The film opens in an unnamed Eastern European location. The territory is politically unstable with control “switching between government and insurgents on a weekly basis”. The countryside is rumoured to be rife with bandits, patrols and people who, as a general rule, would shoot you rather than look at you. It’s here that the mysterious Hunt (Julian Wadham), who represents a group he refers to only as “the financiers”, engages hard-bitten mercenary DC (Ray Stevenson) and his right-hand-man Prior (Richard Brake) to put together a team and guarantee his safe passage to a remote site.
They arrive at a World War II bunker and a firefight with unseen assailants immediately results in one of their number injured and the rest of them pinned down. Inside the bunker, they discover Nazi paraphernalia, a strange-looking machine that Hunt takes an obsessive interest in, and a room full of corpses … No, wait; one of them’s still breathing.
Barker gets his team assembled and into the field within ten minutes. They’re at the bunker within another ten. From hereon in, and with the exception of a couple of engagements with their unseen foe above ground, he relegates most of the action to the shadowy corridors and dusty rooms of the bunker. The first indications of supernatural goings-on are effective for not being over-egged. Barker reveals the full implications of the Nazi zombies’ capabilities gradually, establishing the science subplot in tandem.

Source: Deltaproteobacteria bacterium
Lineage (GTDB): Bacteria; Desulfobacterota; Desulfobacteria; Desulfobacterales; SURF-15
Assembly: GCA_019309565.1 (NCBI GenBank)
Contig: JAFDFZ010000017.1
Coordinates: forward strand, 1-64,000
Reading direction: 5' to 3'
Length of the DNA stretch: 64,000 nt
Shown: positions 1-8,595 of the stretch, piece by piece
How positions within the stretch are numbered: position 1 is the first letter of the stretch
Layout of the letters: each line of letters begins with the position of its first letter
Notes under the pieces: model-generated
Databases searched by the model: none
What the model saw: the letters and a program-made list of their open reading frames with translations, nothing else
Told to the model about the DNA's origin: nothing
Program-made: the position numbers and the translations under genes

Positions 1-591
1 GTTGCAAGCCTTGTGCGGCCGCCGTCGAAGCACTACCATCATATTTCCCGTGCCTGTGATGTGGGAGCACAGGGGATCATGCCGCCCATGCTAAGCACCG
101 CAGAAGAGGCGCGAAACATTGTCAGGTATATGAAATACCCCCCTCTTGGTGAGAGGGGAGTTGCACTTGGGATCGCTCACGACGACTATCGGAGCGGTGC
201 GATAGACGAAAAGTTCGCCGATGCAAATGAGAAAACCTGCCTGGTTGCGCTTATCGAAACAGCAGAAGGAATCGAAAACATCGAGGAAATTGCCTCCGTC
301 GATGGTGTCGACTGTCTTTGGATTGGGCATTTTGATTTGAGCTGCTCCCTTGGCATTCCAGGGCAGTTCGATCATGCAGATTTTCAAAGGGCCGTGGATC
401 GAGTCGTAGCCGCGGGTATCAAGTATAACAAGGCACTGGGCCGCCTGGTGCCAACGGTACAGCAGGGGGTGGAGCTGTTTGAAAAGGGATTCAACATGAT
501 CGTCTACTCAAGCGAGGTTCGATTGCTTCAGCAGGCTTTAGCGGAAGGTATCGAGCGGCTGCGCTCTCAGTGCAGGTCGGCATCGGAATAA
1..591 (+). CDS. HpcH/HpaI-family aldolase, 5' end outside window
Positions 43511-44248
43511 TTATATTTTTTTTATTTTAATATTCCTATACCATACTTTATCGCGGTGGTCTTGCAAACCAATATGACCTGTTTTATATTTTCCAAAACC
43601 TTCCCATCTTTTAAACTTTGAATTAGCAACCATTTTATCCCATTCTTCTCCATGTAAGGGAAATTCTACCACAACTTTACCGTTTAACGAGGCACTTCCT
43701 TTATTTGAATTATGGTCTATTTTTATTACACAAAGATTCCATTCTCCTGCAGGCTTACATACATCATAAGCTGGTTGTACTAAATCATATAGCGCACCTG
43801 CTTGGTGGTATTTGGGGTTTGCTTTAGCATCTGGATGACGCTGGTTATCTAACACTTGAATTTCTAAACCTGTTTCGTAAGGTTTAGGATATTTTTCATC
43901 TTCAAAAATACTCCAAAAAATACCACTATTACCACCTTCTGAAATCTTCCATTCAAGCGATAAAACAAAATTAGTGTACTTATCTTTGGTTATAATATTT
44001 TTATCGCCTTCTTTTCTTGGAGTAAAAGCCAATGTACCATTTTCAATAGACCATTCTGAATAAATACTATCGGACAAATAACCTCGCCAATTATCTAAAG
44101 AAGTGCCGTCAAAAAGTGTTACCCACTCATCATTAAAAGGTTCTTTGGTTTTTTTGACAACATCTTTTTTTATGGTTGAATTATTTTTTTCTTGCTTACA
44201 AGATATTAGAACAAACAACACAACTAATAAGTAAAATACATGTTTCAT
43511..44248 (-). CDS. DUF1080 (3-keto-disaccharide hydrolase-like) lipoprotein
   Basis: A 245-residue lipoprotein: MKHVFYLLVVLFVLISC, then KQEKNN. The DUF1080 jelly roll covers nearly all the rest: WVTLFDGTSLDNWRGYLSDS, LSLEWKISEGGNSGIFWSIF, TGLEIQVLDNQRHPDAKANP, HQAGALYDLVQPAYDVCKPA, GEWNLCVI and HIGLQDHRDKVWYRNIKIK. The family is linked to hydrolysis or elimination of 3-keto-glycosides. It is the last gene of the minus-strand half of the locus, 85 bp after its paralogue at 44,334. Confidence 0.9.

Tensions exacerbate amongst the mercenaries. A revelation courtesy of a Nazi propaganda film reel scored to Wagner* puts things in context. We’re nearly an hour into an 86 minute film before the first of the group discovers how little the Geneva Convention matters to undead National Socialists. By this point, Barker’s ramped up the tension and created an atmosphere you could cut with a knife.
‘Outpost’ has a few flaws – the dialogue is often blandly utilitarian and heavy on testosterone; apart from Hunt, DC and Prior, the characters are cardboard cut-outs; the ending seems slightly rushed; and the alternative ending on the DVD’s special features is conceptually more interesting than the rather obvious coda the filmmakers went for in the theatrical cut – but even if ‘Outpost’, in the final analysis, is a good film rather than a great one, it’s still that rarest of beasts: a pretty damn good Nazi zombie film.
*One of two perfectly chosen classical pieces on the soundtrack. The other is the best use of Beethoven’s Ninth since ‘A Clockwork Orange’ (Prior’s “I fuckin’ love culture” line is priceless).